McBride and his team of researchers are working with a grant from the National Park Service’s American Battlefield Protection Program, which seeks to document and preserve battlefields from early American history. They are also using funding from the tribe, which is hoping to use the endeavor as an opportunity to learn about colonial and Native American life at the time of the Pequot War, which lasted from 1636 to 1638.

The Pequots’ use of their Foxwoods revenue to embrace archaeology is admirable — unlike certain tribes and certain governments who fight tooth and claw to obscure the story of mankind in America.

The War of Southern Aggression

The following passage was written by a Confederate soldier who, on 6 April 1862, was captured at the Battle of Shiloh and eventually incarcerated at Camp Douglas. He describes the events immediately following his seizure by Union soldiers:

On the way, my guards and I had a discussion about our respective causes, and, though I could not admit it, there was much reason in what they said, and I marvelled that they could put their case so well. For, until now, I was under the impression that they were robbers who only sought to desolate the South, and steal the slaves; but, according to them, had we not been so impatient and flown to arms, the influence of Abe Lincoln and his fellow-abolitionists would not have affected the Southerns pecuniarily; for it might have been possible for Congress to compensate slave-owners, that is, by buying up all slaves, and afterwards setting them free. But when the Southerners, who were not averse to selling their slaves in the open market, refused to consider anything relating to them, and began to seize upon government property, forts, arsenals, and war-ships, and to set about establishing a separate system in the country, then the North resolved that this should not be, and that was the true reason for the war.

From The Autobiography of Sir Henry Morton Stanley. Boston: Houghton Mifflin Company, 1909.

Blackbeard Artifacts Displayed

Reporters were given a gander at some of the artifacts raised from Blackbeard’s ship:

David Moore, nautical archaeologist with the N.C. Maritime Museum, said all of the artifacts date to the early 18th century, the correct time for the shipwreck, which was in November 1718.  Two artifacts have dates inscribed, a bell from 1705 and a cannon from 1713.  There are four anchors of the correct vintage at the site, and about a quarter million lead shot have been recovered.  He said other ships would not necessarily be so heavily armed, and that this is likely leftover armament from a pirate ship.

The article goes on to speculate that Queen Anne’s Revenge could be to North Carolina tourism what the HL Hunley is to South Carolina tourism. But judging from this year’s field report, that may be some time coming since funding for major recovery is not apparent:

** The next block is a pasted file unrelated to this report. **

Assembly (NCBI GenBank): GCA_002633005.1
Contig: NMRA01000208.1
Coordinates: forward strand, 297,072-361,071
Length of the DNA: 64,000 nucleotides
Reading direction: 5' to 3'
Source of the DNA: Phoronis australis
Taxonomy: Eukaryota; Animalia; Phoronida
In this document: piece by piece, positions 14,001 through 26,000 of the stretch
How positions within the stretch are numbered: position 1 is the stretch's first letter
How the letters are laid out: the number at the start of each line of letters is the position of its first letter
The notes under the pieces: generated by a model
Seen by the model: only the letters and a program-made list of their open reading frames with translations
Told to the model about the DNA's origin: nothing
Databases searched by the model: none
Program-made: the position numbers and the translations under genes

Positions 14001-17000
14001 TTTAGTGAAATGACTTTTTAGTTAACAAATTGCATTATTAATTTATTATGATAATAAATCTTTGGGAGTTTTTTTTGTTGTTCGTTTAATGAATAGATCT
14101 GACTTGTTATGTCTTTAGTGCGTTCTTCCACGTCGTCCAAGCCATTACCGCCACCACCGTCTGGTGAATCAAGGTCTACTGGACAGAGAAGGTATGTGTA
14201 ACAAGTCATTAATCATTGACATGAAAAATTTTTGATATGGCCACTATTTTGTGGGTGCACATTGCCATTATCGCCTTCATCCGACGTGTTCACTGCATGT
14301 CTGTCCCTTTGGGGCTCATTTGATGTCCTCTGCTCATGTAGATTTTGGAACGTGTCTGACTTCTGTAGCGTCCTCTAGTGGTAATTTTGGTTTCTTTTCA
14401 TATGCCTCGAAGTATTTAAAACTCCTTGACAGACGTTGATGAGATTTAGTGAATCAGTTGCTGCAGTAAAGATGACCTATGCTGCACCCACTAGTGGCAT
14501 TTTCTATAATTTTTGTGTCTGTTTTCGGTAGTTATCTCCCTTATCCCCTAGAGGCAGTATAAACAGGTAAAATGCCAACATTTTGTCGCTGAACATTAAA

Nearly two feet of sand has been deposited in most places since the lowest point recorded in 2005 and is at levels not seen since the shipwreck’s discovery in 1996. With no funding to continue full recovery operations, this is a good development. When sand covers artifacts it is generally conducive to artifact preservation because it puts them in an anaerobic environment and buffers impacts from currents and critters.

Anchor Update

Back in October, members of The Queen Anne’s Revenge Shipwreck Project raised a grapnel (seen in the foreground to the right) from the wreck of Blackbeard’s ship. I dropped an e-mail to the Project asking if data from an experiment measuring iron corrosion on another anchor influenced the decision to raise the grapnel now.

Wendy Welsh, QAR Conservator, kindly responded:

Actually the data from the in situ monitoring project did not influence our decision to raise the grapnel anchor.  The grapnel anchor was loose from the main ballast pile and to avoid further impacts from strong storm currents the decision was made to recover the anchor. A report about our week long field expedition will be posted on our home page soon.

Remember, kids: jacksonkuhl.com — your one-stop source for pirate archaeology news.

Photo from the North Carolina Department of Cultural Resources Rick Allen, Nautilus Productions.

Hoist the Anchor

Marine archaeologists have raised a small anchor from the site believed to be the wreck of Blackbeard’s ship:

Archaeologists and conservators with the state Department of Cultural Resources say the grapnel was at risk of washing away after nearly 300 years in the sea and might not weather possible storms until next year, when a full-scale expedition is planned.

Since last fall, The Queen Anne’s Revenge Shipwreck Project has been using another anchor, still in situ, to measure iron corrosion at the site and thereby draw an overall picture of the stability of the ship’s iron artifacts. Have to wonder if measurements from that experiment influenced the archaeologists’ decision to raise the grapnel now.

I can’t wait to read about what they find next season. Screw Ardi; for my money, this is the biggest thing to hit archaeology since Whydah was found.

Also: If you’re in or around Raleigh, don’t miss the Knights of the Black Flag exhibit at the North Carolina Museum of History. Looks terrific.